Monday, January 30, 2023 | Rajab 7, 1444 H
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EDITOR IN CHIEF- ABDULLAH BIN SALIM AL SHUEILI

Comeback week for industrial and precious metals

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The commodity sector continued to find support this past week, despite the hurricane sweeping across global stock markets. US stocks posted their biggest daily drop in almost two years on Wednesday, driven by surging inflation, weak earnings and the prospect of aggressive monetary policy tightening hurting economic growth. Nevertheless, the Bloomberg Commodity Spot index managed to climb by 1.6 per cent and, while we are seeing the fourth biggest drawdown in the S&P 500 since 2010, the commodity sector continues to highlight the need for both supply and demand to keep prices stable.


With the supply of many key commodities – from grains and coffee to fuel products and some industrial metals – being challenged, the sector is likely to remain supported despite softer growth; especially considering the prospect for a government-supported stimulus boost to a post-lockdown China. Growth in the country has been increasingly challenged by its stubborn adherence to the dynamic zero-Covid policy despite mounting economic and social costs.


Gains this past week were concentrated in industrial and precious metals – sectors that have suffered setbacks during the past two months. In addition, the risk of a global food crisis continues to rise, with Russia’s aggression in Ukraine and poor weather conditions being the main culprits for the disruption to a lower supply of key food commodities.


The grains sector hit a fresh record high with the Bloomberg Grains Spot Index sprinting to a +30 per cent gain on the year. Soybeans led the rally, followed by wheat with corn registering a small loss in the week. Global worries about a food crisis persist with disruptions in shipments from the Ukraine, one of the world’s most important supplier of high-quality wheat and sunflower oil causing ripples around the world. Ukrainian farmers have almost completed the sowing of spring wheat for the 2022 harvest and the overall rate of this year's spring crop sowing is 25 per cent lower than at the same date in 2021, the agriculture ministry said on Friday.


A couple of positive supply news, however, helped ease but by no means remove worries about a global food crisis. Palm oil slumped after Indonesia ended its short-lived export ban. Wheat which earlier in the week surge to fresh highs in Europe and the US on worries about supplies from India saw prices ease on forecast for a bumper crop year in Russia. However, comments from agriculture analysis firm Gro Intelligence that the world only has 10 weeks’ worth of wheat consumption in reserve will keep prices supported. At least until we get some more clarity over production levels in Europe and North America, both areas that have seen a challenging weather-related start to the growing season.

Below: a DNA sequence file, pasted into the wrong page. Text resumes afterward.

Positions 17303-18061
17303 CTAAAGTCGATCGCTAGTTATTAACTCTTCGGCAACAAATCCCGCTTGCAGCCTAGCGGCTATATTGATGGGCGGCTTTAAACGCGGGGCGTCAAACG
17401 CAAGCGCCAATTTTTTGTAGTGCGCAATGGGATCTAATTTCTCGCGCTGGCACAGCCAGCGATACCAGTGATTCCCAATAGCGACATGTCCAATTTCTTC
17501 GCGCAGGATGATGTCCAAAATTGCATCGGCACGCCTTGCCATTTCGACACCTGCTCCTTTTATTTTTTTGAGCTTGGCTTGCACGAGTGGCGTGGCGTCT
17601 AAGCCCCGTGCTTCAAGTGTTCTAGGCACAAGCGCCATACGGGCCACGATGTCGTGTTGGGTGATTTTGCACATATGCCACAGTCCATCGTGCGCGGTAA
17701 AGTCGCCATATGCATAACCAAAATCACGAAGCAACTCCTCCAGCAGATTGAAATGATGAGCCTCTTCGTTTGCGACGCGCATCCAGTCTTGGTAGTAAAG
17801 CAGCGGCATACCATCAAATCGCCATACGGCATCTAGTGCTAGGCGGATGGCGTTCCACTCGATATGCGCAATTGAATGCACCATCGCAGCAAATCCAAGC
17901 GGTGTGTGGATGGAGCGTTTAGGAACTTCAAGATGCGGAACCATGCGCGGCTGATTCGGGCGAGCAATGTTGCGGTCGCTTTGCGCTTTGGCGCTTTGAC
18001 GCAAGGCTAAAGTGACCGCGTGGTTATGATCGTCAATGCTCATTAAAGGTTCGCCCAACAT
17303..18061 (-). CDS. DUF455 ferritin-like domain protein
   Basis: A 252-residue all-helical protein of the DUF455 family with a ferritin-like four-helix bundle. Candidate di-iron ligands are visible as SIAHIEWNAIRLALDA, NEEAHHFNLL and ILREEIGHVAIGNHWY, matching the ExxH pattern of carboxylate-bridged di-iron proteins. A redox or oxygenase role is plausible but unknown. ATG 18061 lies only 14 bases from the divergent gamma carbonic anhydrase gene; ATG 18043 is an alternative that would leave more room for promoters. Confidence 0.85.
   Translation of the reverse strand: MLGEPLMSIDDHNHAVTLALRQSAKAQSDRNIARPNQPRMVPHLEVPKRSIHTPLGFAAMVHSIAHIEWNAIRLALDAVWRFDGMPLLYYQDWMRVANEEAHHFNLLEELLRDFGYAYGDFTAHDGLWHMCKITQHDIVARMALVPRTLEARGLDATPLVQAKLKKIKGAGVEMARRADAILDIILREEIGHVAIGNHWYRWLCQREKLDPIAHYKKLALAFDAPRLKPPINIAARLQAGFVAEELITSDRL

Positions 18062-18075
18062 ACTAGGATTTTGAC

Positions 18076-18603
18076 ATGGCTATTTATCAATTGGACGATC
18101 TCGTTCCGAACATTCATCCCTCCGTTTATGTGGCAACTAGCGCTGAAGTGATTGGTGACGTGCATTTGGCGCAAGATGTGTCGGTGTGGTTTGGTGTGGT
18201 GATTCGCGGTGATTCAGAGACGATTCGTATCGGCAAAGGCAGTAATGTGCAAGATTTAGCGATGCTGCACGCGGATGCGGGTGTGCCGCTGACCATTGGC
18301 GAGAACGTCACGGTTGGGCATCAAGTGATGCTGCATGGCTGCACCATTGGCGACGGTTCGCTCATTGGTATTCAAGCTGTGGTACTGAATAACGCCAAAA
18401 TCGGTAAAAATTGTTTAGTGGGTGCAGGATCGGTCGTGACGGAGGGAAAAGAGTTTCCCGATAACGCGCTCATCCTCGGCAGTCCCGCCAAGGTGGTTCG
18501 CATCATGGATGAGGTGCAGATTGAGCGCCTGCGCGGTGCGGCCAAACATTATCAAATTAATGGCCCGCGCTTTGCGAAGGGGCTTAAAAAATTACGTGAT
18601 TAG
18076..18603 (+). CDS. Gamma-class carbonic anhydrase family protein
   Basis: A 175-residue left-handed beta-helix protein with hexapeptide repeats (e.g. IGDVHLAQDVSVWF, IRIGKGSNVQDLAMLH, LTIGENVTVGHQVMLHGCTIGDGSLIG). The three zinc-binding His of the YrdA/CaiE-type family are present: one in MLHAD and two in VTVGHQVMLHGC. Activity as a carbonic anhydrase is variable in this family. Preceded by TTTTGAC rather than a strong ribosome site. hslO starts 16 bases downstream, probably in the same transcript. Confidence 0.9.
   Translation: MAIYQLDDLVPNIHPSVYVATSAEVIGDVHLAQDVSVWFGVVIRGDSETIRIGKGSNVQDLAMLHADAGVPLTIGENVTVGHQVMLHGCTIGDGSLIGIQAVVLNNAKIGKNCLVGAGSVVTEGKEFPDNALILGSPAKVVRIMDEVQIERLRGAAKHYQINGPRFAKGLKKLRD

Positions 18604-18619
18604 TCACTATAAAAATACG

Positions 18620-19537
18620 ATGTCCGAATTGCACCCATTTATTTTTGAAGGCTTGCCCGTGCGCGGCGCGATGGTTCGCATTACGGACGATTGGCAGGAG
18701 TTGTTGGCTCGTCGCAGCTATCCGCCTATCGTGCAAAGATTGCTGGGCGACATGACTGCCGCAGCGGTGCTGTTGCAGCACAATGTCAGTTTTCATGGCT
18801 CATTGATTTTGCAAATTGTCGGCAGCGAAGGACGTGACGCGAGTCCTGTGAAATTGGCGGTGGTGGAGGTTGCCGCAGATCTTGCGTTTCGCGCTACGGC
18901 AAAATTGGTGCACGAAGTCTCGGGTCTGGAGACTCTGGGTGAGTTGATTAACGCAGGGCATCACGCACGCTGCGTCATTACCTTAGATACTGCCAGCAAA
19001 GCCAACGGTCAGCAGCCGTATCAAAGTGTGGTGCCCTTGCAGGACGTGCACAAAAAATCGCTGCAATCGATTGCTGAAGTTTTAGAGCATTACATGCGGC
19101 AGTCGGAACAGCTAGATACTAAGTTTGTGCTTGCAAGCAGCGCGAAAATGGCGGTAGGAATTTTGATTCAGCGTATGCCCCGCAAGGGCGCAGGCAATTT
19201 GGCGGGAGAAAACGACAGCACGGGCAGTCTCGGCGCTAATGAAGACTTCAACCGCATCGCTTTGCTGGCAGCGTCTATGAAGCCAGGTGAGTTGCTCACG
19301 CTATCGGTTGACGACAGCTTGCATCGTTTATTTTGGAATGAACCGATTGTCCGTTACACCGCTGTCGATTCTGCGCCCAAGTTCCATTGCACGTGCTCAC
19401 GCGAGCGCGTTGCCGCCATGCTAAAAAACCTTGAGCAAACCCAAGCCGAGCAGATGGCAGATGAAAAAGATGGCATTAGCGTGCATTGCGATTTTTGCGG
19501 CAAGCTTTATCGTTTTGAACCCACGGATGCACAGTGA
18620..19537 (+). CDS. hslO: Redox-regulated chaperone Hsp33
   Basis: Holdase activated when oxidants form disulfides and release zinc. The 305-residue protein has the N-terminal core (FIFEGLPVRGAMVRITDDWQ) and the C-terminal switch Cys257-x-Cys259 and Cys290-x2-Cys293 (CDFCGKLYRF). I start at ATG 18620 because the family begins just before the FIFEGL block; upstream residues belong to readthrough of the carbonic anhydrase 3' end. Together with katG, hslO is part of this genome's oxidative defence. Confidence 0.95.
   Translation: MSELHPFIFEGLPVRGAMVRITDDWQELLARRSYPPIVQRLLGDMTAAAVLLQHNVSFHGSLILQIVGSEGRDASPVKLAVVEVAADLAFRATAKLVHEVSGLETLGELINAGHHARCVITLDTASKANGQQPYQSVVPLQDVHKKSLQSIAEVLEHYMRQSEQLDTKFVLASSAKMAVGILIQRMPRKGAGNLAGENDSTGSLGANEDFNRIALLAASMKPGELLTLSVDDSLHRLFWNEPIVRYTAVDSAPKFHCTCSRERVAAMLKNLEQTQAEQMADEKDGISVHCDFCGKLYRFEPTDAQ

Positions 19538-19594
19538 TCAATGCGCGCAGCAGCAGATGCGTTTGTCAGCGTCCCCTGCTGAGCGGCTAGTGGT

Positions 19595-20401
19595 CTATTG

Crude oil spent most of the week challenging the upper end of the trading range that has prevailed for the past six weeks. However, relative calm market action during this time has been hiding a market in continued turmoil where major opposing forces have managed to keep it rangebound. During this time, the US government has injected millions of barrels in a failed attempt to suppress the price while Chinese demand has suffered due to its zero-Covid strategy.


The fact the market has not fallen below $100 highlights the underlying strength with tight supply of key fuels, self-sanctioning of Russian crude oil, OPEC struggling to increase production and unrest in Libya all supporting the market. With China potentially starting to ease lockdowns and with unrest in Libya still growing, the short-term price risk remains firmly skewed to higher prices.


During the past few weeks, the focus has turned from a rangebound crude oil market to the product market where the cost of gasoline, diesel and jet fuel have surged to levels not seen in years (if ever). The combination of refinery maintenance, a post pandemic reduction in capacity as well as self-sanctioning of Russian products have all led to incredible tight markets. Especially in North American refineries, where they are running flat out to produce what they can and, in turn, benefitting from mouthwatering margins.


So, despite the prospect for slower global economic growth, the price of crude oil remains supported. If we stick to our wide $90 to $120 range call for Brent during the current quarter, while still considering structural issues (most importantly the continued level of underinvestment and OPEC’s struggle to increase production), this will continue to support prices over the coming quarters. (The writer is Head of Commodity Strategy at Saxo Bank)


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